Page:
Yes, and it is getting better with experience and technological advances.
By Kerry D. Solomon, MD
I love the flexibility the femtosecond laser gives me, and incisions created with this technology will only get better in time.
What I enjoy about laser cataract surgery is that I have the flexibility to construct different sizes and shapes of incision. For example, I use a three-plane primary cataract incision. I make a vertical cut-down that is about 60% depth of the total corneal thickness, followed by a horizontal cut that travels just short of the anterior chamber, and then another vertical cut-down. The advantage of that geometry is that the incision self-seals regularly, consistently, and reproducibly. It also allows me to shorten the length of the tunnel. In other words, instead of a square incision, I create a reverse trapezoid: the external portion is 2.3 mm, and the internal portion is 2.5 mm. I find that this geometry reduces “oar locking” and improves visibility compared with a manually created incision. The length of the tunnel, however, is only 1.5 mm, so visibility is excellent.
I think clear corneal incisions created with a laser are more prone to edema than those made with a blade, although I do not know the reason for this difference. I have found, however, that using a reverse trapezoid configuration, moving the incision farther up to the periphery, and shortening the tunnel have reduced the amount of edema I see.
The wound architecture I am using with the laser allows me to hydrate the roof of the incision readily. I find that my laser incisions self-seal better than those I create manually, but it is because the wound architecture is different. When I create incisions with a blade, I go straight in, and the incisions seal very well. Someone could argue that my manual incisions would seal just as well as my laser incisions if I used a reverse trapezoid configuration for both, but achieving that architecture with a blade would be more challenging.
I should note that I do not use the laser to create cataract incisions in eyes with a history of radial keratotomy. I also tend to use a blade when dense scarring is present in the arcus senilis or at the corneal periphery.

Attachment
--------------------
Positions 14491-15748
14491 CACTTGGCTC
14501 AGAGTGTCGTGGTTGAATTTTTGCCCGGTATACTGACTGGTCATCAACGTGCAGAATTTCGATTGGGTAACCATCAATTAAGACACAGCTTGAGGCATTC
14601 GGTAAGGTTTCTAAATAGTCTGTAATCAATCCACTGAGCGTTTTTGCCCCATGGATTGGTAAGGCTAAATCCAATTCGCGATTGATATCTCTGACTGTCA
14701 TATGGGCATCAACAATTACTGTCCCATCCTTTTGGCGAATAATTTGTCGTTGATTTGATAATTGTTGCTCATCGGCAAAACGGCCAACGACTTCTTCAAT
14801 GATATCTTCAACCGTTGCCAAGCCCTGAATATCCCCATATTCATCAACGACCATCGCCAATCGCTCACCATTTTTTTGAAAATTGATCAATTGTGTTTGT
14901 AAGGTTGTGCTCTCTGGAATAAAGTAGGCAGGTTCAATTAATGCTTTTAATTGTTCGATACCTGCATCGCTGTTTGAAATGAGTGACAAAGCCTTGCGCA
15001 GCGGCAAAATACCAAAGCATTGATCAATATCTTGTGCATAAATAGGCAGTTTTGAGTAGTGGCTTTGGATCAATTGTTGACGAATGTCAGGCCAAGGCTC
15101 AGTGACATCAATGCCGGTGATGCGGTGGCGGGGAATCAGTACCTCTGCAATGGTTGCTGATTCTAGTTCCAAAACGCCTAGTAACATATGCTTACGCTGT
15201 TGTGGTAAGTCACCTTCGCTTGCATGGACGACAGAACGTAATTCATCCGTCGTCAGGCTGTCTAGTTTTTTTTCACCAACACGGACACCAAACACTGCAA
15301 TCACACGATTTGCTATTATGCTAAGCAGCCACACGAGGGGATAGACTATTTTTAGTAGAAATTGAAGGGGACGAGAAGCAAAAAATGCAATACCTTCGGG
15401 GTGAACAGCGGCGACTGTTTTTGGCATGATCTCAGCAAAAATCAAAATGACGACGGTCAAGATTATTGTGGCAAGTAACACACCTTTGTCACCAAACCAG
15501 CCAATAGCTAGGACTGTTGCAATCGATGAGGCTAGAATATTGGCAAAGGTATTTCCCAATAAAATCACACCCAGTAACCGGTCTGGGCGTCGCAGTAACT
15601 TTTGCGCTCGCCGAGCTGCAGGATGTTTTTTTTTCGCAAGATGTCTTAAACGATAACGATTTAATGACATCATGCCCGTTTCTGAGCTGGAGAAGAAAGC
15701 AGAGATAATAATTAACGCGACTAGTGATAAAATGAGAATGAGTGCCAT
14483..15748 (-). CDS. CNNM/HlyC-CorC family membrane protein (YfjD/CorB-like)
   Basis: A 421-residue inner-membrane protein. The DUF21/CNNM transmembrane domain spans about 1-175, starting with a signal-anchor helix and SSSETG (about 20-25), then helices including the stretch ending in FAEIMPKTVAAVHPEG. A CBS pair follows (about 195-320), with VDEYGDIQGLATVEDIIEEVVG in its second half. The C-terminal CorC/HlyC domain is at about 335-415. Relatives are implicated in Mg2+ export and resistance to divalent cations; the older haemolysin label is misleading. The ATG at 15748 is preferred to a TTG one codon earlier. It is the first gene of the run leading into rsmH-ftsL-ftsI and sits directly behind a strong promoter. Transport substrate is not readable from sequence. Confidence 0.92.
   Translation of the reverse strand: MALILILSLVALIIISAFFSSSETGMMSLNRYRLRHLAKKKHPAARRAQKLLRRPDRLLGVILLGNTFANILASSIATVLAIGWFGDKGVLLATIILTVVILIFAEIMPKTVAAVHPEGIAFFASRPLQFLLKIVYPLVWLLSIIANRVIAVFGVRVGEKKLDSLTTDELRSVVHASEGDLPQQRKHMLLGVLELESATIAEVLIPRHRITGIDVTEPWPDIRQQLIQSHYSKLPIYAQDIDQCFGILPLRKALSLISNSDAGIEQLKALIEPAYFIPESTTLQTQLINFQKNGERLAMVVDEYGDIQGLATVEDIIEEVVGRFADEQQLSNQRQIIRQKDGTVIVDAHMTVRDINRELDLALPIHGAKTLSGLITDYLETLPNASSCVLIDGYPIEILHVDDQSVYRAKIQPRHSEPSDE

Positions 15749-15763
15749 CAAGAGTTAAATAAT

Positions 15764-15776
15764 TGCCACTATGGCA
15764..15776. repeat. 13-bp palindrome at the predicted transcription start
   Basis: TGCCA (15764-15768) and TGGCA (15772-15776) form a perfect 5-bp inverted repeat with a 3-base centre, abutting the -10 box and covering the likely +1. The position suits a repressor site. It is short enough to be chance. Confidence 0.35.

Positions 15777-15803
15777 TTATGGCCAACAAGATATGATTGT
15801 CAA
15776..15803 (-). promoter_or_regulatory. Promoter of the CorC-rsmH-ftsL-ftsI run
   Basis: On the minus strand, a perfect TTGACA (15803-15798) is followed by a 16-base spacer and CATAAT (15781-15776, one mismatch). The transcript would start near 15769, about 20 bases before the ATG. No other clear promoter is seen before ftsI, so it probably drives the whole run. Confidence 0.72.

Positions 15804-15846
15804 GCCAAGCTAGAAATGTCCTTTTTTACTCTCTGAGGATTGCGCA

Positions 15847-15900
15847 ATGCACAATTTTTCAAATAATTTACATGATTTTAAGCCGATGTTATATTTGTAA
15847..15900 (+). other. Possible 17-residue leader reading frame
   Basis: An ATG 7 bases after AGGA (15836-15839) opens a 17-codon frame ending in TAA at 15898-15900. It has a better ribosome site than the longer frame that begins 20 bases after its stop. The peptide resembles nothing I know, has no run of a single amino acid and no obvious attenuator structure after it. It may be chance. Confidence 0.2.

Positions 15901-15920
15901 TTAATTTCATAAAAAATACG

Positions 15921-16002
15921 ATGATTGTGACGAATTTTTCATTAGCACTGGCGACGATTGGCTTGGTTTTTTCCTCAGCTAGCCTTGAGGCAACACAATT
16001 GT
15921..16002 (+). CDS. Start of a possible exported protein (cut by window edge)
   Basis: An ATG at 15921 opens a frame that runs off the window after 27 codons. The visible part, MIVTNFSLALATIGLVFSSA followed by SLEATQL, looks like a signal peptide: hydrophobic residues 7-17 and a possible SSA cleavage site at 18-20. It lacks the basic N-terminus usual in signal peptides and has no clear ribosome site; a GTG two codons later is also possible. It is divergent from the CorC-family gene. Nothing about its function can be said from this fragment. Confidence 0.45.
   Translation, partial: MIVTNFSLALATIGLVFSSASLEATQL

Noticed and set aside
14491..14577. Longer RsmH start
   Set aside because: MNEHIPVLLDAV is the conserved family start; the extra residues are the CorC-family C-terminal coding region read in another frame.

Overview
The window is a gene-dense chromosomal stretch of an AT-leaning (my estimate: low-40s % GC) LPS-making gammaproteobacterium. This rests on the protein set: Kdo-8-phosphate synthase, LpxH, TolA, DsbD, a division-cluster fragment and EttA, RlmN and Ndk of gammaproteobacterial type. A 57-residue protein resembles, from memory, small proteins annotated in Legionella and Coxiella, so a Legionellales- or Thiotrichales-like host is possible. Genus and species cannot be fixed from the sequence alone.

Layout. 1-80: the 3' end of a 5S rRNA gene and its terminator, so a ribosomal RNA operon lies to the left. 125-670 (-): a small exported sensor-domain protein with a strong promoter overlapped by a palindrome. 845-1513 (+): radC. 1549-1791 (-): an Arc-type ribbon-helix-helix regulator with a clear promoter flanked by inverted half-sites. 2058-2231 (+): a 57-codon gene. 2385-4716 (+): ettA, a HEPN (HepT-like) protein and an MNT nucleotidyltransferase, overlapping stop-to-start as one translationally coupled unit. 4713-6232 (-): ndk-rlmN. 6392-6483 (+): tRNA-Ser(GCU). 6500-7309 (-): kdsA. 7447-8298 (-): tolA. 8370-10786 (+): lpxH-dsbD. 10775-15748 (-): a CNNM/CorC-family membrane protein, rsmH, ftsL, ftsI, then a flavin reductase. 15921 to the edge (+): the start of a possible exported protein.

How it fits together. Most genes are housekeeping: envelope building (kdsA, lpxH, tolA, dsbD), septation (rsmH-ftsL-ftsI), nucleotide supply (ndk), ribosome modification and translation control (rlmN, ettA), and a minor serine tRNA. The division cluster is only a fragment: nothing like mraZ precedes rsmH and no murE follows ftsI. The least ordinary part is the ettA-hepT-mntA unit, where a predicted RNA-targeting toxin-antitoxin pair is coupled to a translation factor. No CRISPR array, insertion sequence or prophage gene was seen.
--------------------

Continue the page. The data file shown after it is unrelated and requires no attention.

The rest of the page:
The location of the cataract incision under the operating microscope may not be where it appeared it would be on the laser system. I have found that this problem occurs less as a surgeon gains experience with the laser cataract procedure. That said, I had an incision not be where I intended just a week before the writing of this article. I simply ignored it, never broke the seal. Instead, I created an incision at the desired location with a diamond blade. I expect that future iterations of laser technology will address this problem through better registration. Along those lines, enhanced registration should also help ophthalmologists to improve the consistency of incisional alignment, which will reduce surgically induced astigmatism.
I would expect surgeons to discover more novel ways to create cataract incisions. For example, for LASIK procedures, surgeons now use something called an inverted sidecut, which has advantages in terms of epithelial ingrowth. In time, I anticipate that ophthalmologists will be able to create inverted sidecuts for the clear corneal cataract incision as well.
Already, manufacturers are modifying the amount of energy that laser systems use as well as the spot size separation. The technology and the incisions it allows surgeons to create will only get better. The point is for industry to continue to improve the refractive outcomes that surgeons can achieve for their patients.